South Korea, the United Kingdom, and Bulgaria Will Join Forces to Combat Cryptocurrency Tax Evaders.
Kim Dae-Ji, chairman of South Korea’s National Tax Agency, met with tax executives from Bulgaria and the United Kingdom this week to discuss the “rise of tax-dodging schemes” involving the use of digital assets.
According to a local news outlet, the National Tax Agency intends to expand its collaboration with Bulgaria and the United Kingdom to track down individuals who use “new financial products” such as cryptocurrencies to avoid paying taxes, primarily through offshore schemes. Dae-Ji met with Her Majesty’s Revenue and Customs Commission Chief Executive, Jim Harra, last week, and Bulgaria’s National Revenue Agency Director, General Rumen Spetsov, two days later.
The discussions focused on the sharing of accurate and precise income information from individuals suspected of tax evasion. South Korea’s crypto tax laws are a hot topic in the local crypto community, as the country has a strict, closely monitored regulatory system for digital assets. Local authorities do not recognize them as legal tender, but ownership and trading are permitted.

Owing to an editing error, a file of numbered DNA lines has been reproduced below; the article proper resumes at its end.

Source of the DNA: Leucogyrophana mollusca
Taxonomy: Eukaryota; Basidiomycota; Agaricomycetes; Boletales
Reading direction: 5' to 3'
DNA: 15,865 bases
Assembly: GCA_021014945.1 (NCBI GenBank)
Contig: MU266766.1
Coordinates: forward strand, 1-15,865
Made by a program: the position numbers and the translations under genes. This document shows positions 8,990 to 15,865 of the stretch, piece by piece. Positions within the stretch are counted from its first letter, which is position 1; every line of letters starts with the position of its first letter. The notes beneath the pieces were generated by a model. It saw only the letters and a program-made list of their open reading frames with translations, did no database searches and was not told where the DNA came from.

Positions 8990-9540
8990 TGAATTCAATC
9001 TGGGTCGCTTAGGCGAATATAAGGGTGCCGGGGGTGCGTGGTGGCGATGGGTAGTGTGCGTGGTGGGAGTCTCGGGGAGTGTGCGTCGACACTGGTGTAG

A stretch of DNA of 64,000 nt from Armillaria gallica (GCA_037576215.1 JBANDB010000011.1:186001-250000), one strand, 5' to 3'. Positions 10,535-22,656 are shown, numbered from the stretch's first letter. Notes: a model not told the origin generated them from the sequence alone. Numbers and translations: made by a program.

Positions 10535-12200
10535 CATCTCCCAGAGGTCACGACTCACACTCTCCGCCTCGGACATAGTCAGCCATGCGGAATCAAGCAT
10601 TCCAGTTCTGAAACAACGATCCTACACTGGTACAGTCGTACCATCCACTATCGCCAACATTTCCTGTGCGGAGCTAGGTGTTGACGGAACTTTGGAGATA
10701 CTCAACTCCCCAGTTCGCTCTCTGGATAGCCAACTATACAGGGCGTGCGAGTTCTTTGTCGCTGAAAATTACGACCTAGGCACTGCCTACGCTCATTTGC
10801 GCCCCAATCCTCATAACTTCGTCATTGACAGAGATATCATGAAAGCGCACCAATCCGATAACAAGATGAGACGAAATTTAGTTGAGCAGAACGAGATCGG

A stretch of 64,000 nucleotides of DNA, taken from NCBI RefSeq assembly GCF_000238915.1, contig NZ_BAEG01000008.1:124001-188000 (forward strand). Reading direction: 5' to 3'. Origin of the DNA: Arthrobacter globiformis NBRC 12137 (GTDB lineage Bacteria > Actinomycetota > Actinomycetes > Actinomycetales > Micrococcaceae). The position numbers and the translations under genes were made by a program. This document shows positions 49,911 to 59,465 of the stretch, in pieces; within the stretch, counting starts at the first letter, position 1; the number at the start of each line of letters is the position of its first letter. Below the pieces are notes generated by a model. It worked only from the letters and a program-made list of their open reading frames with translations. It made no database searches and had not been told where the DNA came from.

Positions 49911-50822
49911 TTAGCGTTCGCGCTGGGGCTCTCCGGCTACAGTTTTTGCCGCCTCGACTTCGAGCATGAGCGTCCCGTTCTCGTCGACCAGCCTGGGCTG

South Korea, on the other hand, is expected to become a crypto hub soon, as the country’s new president, Yoon Suk-yeol, has expressed his support for crypto and ideas for a better regulatory system.
Increasing the minimum threshold for paying capital gains tax on profits made from digital assets is one of them, as is allowing Initial Coin Offerings (ICOs). Not long ago, South Korea’s Ministry of ICT, Science, and Future Planning announced plans to invest $187 million in a national metaverse platform, which will primarily be used to boost digital content and corporate growth across the country.
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